HUMBOLDT, Kan. —The Kansas Herpetological Society (KHS) will conduct its annual Spring Field Trip May 5 through 7 in Allen County. The KHS campsite and event headquarters will be at Camp Hunter, in southwest Humboldt. Kansas outdoor enthusiasts are being asked to participate by exploring various spots within Allen County this weekend with the group.
"Since 1975, KHS field trips have allowed people of all ages an opportunity to aid scientists, teachers, naturalists, and students to search for, discover, and document some of the world’s most misunderstood animals." says Rafe Brown, KHS President. "The events assess the distribution and abundance of herpetological species in the state and gain other valuable data. In addition, participants are given an excellent opportunity to photograph and observe closely many different kinds of amphibians, and reptiles in conjunction with experts from many of the state universities."
The free event — one of three such trips coordinated by the group each year across Kansas — assesses the herpetofauna (amphibians and reptiles) of Kansas, and the public is encouraged to attend. KHS members and others will gather at the Camp Hunter campground; look for the KHS signs as early as Friday, May 5th, although the actual event will begin with off-site field surveys on Saturday and Sunday mornings, leaving the campsite at 9 am.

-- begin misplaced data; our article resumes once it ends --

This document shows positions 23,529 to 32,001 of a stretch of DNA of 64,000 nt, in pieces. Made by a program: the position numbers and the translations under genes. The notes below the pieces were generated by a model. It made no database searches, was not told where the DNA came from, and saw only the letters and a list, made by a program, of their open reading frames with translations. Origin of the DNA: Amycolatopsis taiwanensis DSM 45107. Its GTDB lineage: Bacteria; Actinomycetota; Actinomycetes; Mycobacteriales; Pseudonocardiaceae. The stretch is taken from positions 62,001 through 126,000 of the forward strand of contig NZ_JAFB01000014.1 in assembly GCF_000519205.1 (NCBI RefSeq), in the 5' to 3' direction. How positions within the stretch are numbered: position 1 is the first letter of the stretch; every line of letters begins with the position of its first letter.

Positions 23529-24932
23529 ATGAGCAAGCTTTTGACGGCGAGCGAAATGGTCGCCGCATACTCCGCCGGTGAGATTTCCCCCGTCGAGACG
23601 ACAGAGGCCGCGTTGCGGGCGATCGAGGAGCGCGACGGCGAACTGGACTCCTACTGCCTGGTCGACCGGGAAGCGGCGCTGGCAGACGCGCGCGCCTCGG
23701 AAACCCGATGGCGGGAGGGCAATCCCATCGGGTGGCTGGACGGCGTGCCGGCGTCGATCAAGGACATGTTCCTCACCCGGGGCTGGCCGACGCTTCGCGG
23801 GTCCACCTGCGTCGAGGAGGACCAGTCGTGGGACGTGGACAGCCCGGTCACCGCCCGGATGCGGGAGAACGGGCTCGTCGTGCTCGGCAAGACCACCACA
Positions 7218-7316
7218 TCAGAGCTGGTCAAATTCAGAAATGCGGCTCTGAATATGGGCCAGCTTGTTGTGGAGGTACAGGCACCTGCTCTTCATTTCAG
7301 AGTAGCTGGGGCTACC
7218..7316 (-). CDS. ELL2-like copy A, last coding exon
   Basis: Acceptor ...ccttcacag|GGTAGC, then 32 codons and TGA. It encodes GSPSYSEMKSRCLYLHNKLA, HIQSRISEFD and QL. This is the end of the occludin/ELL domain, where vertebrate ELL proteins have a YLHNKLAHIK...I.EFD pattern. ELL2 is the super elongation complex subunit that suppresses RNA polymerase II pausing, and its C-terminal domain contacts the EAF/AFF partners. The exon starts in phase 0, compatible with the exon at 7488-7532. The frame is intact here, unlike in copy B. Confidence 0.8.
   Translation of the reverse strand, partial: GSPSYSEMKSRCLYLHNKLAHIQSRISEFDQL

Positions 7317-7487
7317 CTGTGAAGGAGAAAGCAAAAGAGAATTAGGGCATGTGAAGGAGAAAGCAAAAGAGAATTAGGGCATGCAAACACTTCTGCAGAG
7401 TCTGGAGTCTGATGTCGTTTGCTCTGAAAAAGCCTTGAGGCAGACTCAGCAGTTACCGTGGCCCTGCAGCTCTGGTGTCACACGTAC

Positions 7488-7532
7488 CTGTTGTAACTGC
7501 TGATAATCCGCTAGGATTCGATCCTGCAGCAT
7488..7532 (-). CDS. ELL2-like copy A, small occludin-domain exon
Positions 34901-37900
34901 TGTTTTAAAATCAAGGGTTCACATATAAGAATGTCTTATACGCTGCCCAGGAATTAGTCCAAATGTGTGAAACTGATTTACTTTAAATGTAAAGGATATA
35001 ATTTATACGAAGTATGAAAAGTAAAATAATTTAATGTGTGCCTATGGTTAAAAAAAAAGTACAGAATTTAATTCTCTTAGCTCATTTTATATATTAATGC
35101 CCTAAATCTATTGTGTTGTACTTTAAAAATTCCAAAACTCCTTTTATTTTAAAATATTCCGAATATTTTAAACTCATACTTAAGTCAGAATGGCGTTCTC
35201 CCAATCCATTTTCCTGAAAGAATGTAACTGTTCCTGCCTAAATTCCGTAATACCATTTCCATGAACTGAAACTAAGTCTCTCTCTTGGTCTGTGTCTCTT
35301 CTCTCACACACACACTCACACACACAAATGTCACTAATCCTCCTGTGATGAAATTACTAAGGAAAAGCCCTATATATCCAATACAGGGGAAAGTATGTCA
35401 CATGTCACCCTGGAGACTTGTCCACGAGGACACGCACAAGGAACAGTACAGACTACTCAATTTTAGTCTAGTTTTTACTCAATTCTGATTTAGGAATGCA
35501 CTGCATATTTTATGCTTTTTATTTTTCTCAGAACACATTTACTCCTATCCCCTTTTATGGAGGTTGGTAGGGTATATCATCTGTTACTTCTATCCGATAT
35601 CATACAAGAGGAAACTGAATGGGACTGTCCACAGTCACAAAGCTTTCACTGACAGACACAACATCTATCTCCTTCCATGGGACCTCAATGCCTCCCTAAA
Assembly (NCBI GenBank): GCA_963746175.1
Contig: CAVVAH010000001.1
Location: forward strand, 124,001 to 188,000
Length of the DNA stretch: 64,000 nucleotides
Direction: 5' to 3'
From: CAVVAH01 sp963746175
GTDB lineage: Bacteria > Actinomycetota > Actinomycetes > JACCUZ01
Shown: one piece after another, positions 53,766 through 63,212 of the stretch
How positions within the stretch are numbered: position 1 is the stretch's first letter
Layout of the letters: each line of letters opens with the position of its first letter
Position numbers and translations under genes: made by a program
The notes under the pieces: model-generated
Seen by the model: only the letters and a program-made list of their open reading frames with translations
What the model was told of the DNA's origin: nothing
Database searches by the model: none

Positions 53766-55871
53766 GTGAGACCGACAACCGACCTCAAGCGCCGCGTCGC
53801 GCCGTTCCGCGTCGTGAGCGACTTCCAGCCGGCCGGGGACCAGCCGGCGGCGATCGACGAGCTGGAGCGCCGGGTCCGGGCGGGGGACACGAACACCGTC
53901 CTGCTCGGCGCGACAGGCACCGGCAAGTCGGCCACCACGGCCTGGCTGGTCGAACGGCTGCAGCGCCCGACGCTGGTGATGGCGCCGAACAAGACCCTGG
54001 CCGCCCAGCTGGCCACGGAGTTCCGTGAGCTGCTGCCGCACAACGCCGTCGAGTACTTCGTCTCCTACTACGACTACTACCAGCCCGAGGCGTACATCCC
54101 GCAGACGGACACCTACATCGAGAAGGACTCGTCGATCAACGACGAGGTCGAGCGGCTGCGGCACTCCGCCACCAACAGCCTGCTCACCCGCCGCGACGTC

Folks joining the Allen County field trip should prepare for field conditions and the weather. Long pants and sturdy boots or tennis shoes are advised, and leather gloves, a hat, sunscreen, drinking water, snacks, and a cell phone are good items to bring. Old pillowcases and gallon-sized freezer bags can be used to temporarily hold captured animals. Participants are responsible for their own meals and overnight accommodations. Those wishing to use the campsites’ electrical hookups should contact the City of Humboldt. Tent camping will be $2 per night.
During the excursions, amphibians and reptiles will be captured and brought to a checkpoint for identification and documentation. Unless specially trained to do so, participants are discouraged from attempting to catch venomous snakes. Most animals will be documented and released where they are found although some may be retained for further study.
"Fifty-six species of amphibians and reptiles have been documented in Allen County, and it still holds a great deal of potential for significant herpetological discoveries," says Travis Taggart, curator of herpetology at the Sternberg Museum of Natural History in Hays and longtime KHS field trip chairperson. "It supports great habitat yet no concentrated fieldwork has been conducted there." This weekend, the KHS hopes to discover and document the presence of many new species in this part of Kansas as well as validate some older records from the county.
A species count from the field trip is published in the KHS Journal 'Collinsorum' and is also made available to agencies such as the Kansas Department of Wildlife and Parks and other conservation groups.
For more information, visit the KHS website at www.ksherp.com or Facebook group (ksherp). Specific inquiries should be directed to email@example.com or 785-650-2445.